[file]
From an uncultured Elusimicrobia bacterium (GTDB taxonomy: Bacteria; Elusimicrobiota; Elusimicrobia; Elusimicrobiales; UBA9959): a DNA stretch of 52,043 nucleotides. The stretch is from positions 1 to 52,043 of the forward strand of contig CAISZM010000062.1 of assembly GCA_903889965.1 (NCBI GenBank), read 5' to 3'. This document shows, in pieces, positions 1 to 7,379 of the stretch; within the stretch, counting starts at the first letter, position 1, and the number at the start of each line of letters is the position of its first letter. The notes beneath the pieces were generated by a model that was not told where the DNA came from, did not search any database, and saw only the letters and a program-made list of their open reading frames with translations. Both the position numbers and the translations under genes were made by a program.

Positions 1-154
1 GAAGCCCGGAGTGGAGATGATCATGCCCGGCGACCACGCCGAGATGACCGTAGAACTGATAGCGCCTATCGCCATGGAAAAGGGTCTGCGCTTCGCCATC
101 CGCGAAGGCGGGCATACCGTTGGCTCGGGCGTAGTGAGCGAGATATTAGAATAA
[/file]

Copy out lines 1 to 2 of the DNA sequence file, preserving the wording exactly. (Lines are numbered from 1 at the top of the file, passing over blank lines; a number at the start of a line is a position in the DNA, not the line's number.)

From an uncultured Elusimicrobia bacterium (GTDB taxonomy: Bacteria; Elusimicrobiota; Elusimicrobia; Elusimicrobiales; UBA9959): a DNA stretch of 52,043 nucleotides. The stretch is from positions 1 to 52,043 of the forward strand of contig CAISZM010000062.1 of assembly GCA_903889965.1 (NCBI GenBank), read 5' to 3'. This document shows, in pieces, positions 1 to 7,379 of the stretch; within the stretch, counting starts at the first letter, position 1, and the number at the start of each line of letters is the position of its first letter. The notes beneath the pieces were generated by a model that was not told where the DNA came from, did not search any database, and saw only the letters and a program-made list of their open reading frames with translations. Both the position numbers and the translations under genes were made by a program.

Positions 1-154